In any sports league, there’s always that one player who when you see step on the field/court/rink, you let out a big sigh and roll your eyes. “This guy again”, you mutter to yourself and teammates. Yes, that guy. The guy who you know plays a little dirty, who will always be right up in your face, and who takes the game way too personal.
He may be the hockey player who is always looking for a blindside hit. He may be the basketball player who is constantly reaching in and fouling you. Or in this case, he may be the pesky 5’8”, 187 lb. cornerback from Louisiana Tech who is pushing you around at the line of scrimmage. Getting in your face and flexing on you after he forces an incomplete pass. Trash talking before, during, and after every play.
Amik Robertson is that dude. He’s the guy you hate playing against, but when you finally get that type of guy on your team, you absolutely love him. Suddenly all those blindside hits are just “part of the game”. Those annoying fouls are now just tight defense and the referees were bribed to whistle against us. That yapping cornerback is now the heart and soul of the team.
I hate player comparisons, but if I had to choose one for Amik Robertson, it wouldn’t be Tyrann Mathieu, the Honey Badger, whom he is often compared to. It wouldn’t be a football player at all. If I had to compare Amik Robertson to someone, it would be former Houston Rocket and current Los Angeles Clipper Patrick Beverley.
Patrick Beverley is a prime example of the player you hate to play against, but love him when he’s on your team. He’s a high effort, dive on the court for loose balls kind of guy. He defends the best player on the opposite team even if that player is eight inches taller than him. He’ll stand up for any teammate and start fights. Beverley brings fire and passion that make it impossible not to cheer for him when he’s on your team.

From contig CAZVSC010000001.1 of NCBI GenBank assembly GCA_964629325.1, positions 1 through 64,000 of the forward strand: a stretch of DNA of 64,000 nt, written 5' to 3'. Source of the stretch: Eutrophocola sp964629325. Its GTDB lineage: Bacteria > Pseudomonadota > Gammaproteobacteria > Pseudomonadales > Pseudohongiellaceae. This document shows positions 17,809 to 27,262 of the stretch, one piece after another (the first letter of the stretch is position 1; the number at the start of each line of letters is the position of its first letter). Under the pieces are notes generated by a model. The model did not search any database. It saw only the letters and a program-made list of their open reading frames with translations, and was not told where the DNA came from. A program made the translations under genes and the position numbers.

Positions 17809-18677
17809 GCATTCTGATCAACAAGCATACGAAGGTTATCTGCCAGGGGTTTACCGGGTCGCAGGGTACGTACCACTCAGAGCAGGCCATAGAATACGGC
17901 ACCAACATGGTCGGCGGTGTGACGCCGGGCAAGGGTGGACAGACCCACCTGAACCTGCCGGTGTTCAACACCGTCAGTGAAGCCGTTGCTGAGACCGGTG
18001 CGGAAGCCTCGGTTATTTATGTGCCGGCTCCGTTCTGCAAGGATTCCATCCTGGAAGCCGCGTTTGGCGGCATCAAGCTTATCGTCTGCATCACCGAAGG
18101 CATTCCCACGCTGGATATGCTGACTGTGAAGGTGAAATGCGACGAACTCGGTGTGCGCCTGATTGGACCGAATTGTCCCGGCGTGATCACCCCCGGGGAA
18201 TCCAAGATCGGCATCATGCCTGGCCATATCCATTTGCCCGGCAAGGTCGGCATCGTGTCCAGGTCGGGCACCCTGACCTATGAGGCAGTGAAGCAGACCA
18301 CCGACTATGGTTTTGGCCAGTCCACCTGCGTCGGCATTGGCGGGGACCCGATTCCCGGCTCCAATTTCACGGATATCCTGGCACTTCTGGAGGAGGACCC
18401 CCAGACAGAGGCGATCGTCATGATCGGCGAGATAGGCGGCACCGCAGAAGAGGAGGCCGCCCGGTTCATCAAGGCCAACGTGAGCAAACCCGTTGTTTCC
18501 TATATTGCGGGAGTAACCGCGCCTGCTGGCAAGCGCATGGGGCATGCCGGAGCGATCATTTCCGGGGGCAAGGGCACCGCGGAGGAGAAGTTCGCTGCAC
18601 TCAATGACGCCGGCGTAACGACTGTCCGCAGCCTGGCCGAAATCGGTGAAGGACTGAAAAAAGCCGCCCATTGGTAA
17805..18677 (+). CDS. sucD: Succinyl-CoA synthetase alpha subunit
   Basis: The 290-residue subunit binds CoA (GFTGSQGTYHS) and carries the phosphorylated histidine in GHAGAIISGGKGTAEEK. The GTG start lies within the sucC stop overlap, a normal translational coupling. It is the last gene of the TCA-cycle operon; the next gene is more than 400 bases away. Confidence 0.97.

Amik Robertson brings those qualities to the football field. Not only is he one of the better cornerbacks in the upcoming NFL Draft, but he’s one of the most fun players to root for and watch. Robertson, at 5’8” and 187 lbs., is destined to play nickel in the NFL, but by watching his college film, you can tell he doesn’t want to be pigeonholed into just one position. He wants to play against the best. He doesn’t want his size to dictate where he can or cannot play. He plays with heart and that’s all that matters to him.
Robertson is my favorite player in the draft to watch. I love his physicality and attitude. I love a trash talking cornerback who gets in the wide receiver’s face on every play. I love his elite athleticism and how he recklessly flies around the field to make plays.
Robertson brings a junkyard dog level of physicality, and this first play is a perfect example of why I think he’s the Patrick Beverley of football. Amik (#21) is lined up at the top of the screen, against WR Malcom Epps (#86). If you couldn’t tell, Epps is a massive human being, measuring in at 6’6” and 245 lbs. This is an unfair heavyweight versus lightweight match-up, but Amik doesn’t care. He takes the fight to Epps and punches him in the chest. Epps is slightly stunned and tries to fight back. Amik quickly punches Epps in the chest again and pushes him into the sideline. The ball is thrown, Amik turns his head to find the ball, he boxes out Epps, and he breaks up the pass. He’s furious at himself for missing the interception.
Amik has no business lining up on the outside and facing these huge receivers. Texas had two of them in 6’6”, 245 lb. Epps and 6’6”, 220 lb. Collin Johnson. Just like Beverley (6’1) refusing to guard anyone but Kevin Durant (6’10) in the NBA Playoffs, Amik refuses to guard anyone but skyscraper receivers.